Muse | Famous Band | UK
Muse are one of the most successful pop-rock bands that have come out of the UK in recent years, with headlining stints at Glastonbury festival, sell-out tours and spectacular stage shows that appeal to a wide-ranging fan base.
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The Muse that drove out of Glastonbury 2004 was a very different one from the Muse that had arrived. Following seven years of near solid touring, buzzing with nervous anticipation; their escalation from being the biggest band in Teignmouth in 1997 to one of the biggest bands in Europe by 2004 had been a rocket ride. Glastonbury 2004 saw Muse storm troop onto the high table of classic Glastonbury headline acts and prove themselves a formidable force in British rock. It was only with that triumph fresh in their throats, they claim, that they realised they’d ‘made it’.
Following an extensive mid-West US tour, Muse took a month off before reconvening in summer 2005 in the bat-infested Chateau Miraval studio in a Knights Templar town in Southern France. Matt: “It reminded me, if anything, of Devon. Most of the writing process started out there, being a quieter place and truly cut off from the lifestyle we had.” Their previous albums, they figured, were borne of necessity; hurried in the face of impending tour dates and hobbled by the need to ensure they could be played live. This time, they took a No Limits approach – no tour was booked, no studio tomfoolery was out of bounds; they were to explore the technological possibilities of the ‘studio band’.
If Muse sound like a new band on ‘Black Holes and Revelations’ it’s because, after Glastonbury, they are: expanded of mind, settled of spirit and anything but sedentary of sound. ‘Absolution 2: Back To The Planets’, this most certainly is not. For continuity, in fact, we must look to the lyrical themes, where fans of the apocalyptic sound bite, the madcap conspiracy theory, the revolutionary rabble-rousing, the weird stuff about aliens inventing all earthly religions and other such classic Muse concerns will not be disappointed. But whereas ‘Absolution’ gazed on helplessly at the subjugation of humanity by corrupt world leaders and encroaching environmental or galactic disasters (and certainly, ‘Black Holes and Revelations’ has its fair share of climate change/oil crisis/global inflagration paranoia). “I think we’re approaching that time,” says Matt “If you look at those protests in France, the size and level of protest doesn’t really relate to what they’re protesting about. I think there’s something underneath that people are feeling, particularly the younger generation. We feel like we’ve been born into some pre-created situation where we don’t actually have any control over anything. We’ve got an aging population as well and that control factor grates a little bit. I feel, through this album, that I’m feeling pessimistic and frustrated about it all but at the same time I’m not against revolutionary moves and I wouldn’t be ashamed to have incited a small riot, if it’s for a good cause.”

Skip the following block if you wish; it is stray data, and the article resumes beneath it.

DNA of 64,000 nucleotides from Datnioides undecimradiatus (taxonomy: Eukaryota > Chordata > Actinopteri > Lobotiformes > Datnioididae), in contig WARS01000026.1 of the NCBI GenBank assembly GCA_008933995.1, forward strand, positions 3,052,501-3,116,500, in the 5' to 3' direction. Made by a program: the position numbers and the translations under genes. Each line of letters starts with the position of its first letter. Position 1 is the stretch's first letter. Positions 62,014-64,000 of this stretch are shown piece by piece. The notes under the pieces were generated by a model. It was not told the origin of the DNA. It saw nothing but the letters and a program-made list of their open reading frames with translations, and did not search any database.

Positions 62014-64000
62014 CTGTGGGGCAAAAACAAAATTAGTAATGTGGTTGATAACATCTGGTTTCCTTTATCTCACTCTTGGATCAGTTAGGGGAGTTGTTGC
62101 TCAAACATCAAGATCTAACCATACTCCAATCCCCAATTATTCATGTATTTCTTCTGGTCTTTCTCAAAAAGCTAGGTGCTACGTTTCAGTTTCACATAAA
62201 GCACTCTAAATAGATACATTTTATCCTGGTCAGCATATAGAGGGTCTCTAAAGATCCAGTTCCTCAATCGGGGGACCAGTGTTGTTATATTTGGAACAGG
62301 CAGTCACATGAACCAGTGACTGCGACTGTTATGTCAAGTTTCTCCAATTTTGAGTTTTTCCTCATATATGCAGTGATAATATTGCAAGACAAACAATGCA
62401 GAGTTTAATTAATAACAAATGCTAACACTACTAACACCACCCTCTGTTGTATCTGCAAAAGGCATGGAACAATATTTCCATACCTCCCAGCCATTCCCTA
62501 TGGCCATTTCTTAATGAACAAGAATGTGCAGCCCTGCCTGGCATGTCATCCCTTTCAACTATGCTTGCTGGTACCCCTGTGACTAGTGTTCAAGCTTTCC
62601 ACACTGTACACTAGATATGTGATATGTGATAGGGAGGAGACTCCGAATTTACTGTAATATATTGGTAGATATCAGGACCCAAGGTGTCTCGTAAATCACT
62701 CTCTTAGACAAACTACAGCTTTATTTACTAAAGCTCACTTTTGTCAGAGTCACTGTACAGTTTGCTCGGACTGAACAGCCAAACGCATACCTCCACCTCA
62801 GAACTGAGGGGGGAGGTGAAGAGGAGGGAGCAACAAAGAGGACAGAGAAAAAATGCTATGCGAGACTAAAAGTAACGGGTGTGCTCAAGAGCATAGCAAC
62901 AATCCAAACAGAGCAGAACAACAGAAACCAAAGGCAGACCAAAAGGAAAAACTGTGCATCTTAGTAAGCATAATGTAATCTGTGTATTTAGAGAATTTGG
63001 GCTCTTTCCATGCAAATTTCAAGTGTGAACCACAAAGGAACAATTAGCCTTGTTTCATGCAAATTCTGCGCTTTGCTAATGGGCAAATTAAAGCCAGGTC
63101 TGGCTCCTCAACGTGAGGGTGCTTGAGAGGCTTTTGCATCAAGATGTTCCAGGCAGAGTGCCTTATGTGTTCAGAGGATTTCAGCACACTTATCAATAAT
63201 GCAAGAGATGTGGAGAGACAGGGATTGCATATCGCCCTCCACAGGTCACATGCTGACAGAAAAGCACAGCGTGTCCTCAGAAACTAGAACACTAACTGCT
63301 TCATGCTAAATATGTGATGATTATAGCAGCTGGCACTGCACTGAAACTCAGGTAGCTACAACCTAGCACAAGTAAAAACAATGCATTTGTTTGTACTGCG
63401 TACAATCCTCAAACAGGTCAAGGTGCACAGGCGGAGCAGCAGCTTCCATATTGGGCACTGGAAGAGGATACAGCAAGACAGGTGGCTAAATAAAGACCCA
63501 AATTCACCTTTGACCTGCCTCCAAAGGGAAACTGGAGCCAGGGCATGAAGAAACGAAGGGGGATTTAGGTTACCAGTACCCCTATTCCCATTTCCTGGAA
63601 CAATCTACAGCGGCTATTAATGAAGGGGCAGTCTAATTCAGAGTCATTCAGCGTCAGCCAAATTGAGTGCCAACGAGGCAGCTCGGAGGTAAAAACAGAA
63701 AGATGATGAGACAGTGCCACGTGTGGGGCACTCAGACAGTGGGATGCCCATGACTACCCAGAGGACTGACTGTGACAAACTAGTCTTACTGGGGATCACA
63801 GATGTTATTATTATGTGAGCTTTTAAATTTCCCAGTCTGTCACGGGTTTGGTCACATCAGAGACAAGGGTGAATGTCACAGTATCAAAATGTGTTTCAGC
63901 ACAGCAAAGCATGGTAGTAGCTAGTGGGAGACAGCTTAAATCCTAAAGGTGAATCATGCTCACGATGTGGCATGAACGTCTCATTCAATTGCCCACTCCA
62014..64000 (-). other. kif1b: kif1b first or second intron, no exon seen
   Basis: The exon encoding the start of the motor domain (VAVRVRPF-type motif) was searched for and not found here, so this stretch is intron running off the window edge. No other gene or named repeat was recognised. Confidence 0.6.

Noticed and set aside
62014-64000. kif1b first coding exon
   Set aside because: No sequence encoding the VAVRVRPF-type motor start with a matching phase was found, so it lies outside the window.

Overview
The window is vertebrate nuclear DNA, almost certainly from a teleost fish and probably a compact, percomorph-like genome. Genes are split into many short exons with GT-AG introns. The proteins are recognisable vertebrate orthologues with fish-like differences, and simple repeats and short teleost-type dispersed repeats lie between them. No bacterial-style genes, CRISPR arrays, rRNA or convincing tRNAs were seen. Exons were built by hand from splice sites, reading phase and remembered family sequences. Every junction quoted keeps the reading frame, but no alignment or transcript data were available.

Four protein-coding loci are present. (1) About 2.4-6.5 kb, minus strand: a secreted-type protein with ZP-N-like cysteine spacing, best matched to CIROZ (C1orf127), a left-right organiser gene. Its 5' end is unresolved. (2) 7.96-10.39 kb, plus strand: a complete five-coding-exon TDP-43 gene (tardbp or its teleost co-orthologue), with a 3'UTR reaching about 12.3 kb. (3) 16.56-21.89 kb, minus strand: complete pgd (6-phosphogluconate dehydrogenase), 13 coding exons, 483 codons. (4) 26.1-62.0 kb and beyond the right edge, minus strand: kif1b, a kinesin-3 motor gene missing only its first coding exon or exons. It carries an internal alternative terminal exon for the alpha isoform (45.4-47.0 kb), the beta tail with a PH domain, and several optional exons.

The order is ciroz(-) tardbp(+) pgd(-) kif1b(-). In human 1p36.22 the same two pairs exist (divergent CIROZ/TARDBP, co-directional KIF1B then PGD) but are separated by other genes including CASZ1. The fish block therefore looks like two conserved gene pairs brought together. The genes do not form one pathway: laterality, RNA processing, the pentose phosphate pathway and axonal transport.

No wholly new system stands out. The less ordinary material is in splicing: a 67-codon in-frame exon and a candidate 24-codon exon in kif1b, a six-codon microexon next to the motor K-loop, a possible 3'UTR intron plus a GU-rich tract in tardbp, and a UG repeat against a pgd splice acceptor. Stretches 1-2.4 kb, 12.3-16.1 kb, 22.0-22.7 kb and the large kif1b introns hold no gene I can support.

The time has come. The New Muse Order is on the rise.
In February 2013, Muse opened The Brit Awards with a huge performance of Supremacy. Shortly after, they set off on a world tour.
Photos of Muse
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